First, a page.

Tag Archive | Diseases

Begonia hemsleyana: SPECIES TALK – MARCH MEETING


Begonia hemsleyana, Bot. Mag. 125: t. 7685 (1899).
Source: Curtis Botanical Magazine; Author: Hooker

Carmel Browne presented the Species Talk on 16 March 2013.

The area of distribution of this species extends from northern Burma to the Chinese province of Yunnan in moist, upland forests.

B. hemsleyana was introduced to Kew Gardens by way of seed collected in south Yunnan in 1899. It was named in honour of William Hemsley who worked on Chinese plants at Kew at that time.

B. hemsleyana is rhizomatous, jointed at or below the soil with erect stems. The leaf blade is palmately compound, glossy green, sparsely hairy between the veins, paler green beneath with a reddish tinge. The petioles are pink with short, woolly hairs. Flowers are pink and fragrant.

I chose to speak on this species today because this is only the second time it has flowered for me. It has been described as difficult. From my experiences, I have found it requires a cool, moist, well lit situation with good air movement. Because it naturally produces short, closely spaced stems, good air circulation is essential to keep fungal diseases at bay. A well-drained premium mix that is allowed to dry between waterings suits B. hemsleyana.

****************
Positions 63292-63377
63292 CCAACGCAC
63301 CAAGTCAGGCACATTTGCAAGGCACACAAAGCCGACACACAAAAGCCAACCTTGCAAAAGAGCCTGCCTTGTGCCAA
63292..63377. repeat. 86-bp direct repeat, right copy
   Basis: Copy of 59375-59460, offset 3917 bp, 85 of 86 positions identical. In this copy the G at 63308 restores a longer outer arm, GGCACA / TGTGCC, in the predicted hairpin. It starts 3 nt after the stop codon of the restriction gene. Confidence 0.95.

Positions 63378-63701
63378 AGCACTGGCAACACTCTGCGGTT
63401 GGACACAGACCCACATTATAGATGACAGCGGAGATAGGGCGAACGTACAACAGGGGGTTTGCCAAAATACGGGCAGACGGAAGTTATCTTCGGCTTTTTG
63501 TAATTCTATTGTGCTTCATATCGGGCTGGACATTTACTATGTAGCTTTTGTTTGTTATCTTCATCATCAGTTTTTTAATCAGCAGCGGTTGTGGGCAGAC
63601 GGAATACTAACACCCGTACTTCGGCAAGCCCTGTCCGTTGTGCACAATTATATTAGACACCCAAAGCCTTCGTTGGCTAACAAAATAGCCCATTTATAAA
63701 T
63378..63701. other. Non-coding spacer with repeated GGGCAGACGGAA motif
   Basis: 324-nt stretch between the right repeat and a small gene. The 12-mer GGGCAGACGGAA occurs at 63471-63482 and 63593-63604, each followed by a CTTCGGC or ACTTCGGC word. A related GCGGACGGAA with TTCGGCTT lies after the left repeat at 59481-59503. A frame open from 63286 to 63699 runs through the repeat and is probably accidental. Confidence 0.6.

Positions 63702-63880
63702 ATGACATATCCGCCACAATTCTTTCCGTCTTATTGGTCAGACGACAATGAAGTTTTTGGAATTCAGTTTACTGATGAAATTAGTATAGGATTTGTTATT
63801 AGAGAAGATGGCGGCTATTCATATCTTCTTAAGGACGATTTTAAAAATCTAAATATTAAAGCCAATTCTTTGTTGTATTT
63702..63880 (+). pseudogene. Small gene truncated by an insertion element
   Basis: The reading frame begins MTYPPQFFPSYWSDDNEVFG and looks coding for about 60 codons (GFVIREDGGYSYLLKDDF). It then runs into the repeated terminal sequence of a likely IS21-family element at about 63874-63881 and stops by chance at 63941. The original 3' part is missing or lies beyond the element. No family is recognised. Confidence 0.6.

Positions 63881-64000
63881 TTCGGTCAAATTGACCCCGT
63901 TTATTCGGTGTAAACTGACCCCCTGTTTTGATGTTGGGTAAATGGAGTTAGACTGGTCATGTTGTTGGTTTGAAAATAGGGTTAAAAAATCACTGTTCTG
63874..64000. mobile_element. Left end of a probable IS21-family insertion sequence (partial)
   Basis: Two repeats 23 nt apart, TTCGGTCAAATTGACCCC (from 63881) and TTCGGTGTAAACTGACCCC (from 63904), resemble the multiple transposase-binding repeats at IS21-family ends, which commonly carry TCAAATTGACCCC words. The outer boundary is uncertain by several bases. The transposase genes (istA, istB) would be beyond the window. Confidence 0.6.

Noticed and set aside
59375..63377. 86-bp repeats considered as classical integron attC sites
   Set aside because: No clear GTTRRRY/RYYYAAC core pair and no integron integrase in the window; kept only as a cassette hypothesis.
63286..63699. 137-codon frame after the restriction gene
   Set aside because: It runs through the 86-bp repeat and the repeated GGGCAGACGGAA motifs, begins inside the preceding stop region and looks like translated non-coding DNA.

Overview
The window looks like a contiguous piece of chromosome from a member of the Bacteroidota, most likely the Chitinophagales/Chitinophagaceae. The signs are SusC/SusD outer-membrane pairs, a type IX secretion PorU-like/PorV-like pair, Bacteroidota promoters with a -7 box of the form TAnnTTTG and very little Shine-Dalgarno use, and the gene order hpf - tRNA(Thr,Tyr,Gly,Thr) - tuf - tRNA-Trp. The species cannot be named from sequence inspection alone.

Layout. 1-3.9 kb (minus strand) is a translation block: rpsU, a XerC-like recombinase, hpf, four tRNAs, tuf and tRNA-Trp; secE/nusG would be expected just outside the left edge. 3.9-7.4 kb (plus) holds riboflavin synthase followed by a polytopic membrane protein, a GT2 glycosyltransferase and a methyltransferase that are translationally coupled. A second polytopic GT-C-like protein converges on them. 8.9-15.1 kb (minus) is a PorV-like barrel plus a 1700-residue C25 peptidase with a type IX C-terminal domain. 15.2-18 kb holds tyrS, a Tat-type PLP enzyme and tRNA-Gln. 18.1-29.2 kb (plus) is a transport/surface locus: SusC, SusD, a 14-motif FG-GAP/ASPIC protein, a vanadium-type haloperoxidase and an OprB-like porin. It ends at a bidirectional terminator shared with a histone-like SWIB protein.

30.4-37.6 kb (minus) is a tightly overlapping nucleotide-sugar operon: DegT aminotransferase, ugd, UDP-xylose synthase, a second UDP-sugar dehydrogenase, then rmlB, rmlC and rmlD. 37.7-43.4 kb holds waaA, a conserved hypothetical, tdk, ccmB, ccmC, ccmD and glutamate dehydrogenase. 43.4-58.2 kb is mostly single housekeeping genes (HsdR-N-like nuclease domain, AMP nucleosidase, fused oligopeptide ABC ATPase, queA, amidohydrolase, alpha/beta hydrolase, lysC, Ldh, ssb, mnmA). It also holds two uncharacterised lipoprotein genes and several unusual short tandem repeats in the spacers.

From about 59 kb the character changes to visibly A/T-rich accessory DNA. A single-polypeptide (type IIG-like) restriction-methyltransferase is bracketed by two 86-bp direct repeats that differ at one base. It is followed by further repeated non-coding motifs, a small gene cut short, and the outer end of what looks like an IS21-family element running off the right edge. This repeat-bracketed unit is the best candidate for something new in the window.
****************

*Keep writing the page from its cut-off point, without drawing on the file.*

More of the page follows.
B. hemsleyana, B. rex, B. pedatifida and B. circumlobata are closely related and all belong to section Platycentrum. B. hemsleyana has been successfully crossed with Rex Cultorum begonias. B. ‘Raspberry Swirl’, B. ‘Picasso’ and B. ‘Hula Skirt’ are the results of such crossings. I do not know if these have ever been grown in Australia.

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Understanding Mildews


Powdery mildew, species Podosphaera fusca

Powdery mildew, species Podosphaera fusca

Fungus and mildews are always a problem during humid weather. Understanding how they grow can help when you are trying to control them. Fungi are often visible to the naked eye and are often named for their appearance.Powdery mildew is a group of related fungi, usually showing as whitish spots on leaves or new shoots. They live on the surface and send hollow tubes into the plant to suck out nutrients. Some powdery mildews attack a range of plants – some only attack one plant, or at the most, two or three. Powdery mildew is worse in humid weather, and once it has got a hold, it will keep growing, even in dry weather.

Downy mildew is also a group of related fungi, also worse in humid weather. The infected patches appear first UNDER the leaves. Downy mildew grows within a plant and sends out branches through the victim’s stomata (the microscopic openings in the leaves) to create pale patches on the leaves. The problem usually disappears in dry weather, or sometimes if you improve air circulation or stop overhead watering.

Spacing plants to allow good air circulation will help to control some fungal diseases. Environmental problems such as heavy rain, very hot sunshine, strong winds and consistently high night temperatures can also lead to the development of these diseases. The soil should be kept rich in soil organisms to provide conditions that are favourable for the vigorous growth of beneficial fungi and bacteria that will feed on other more destructive types.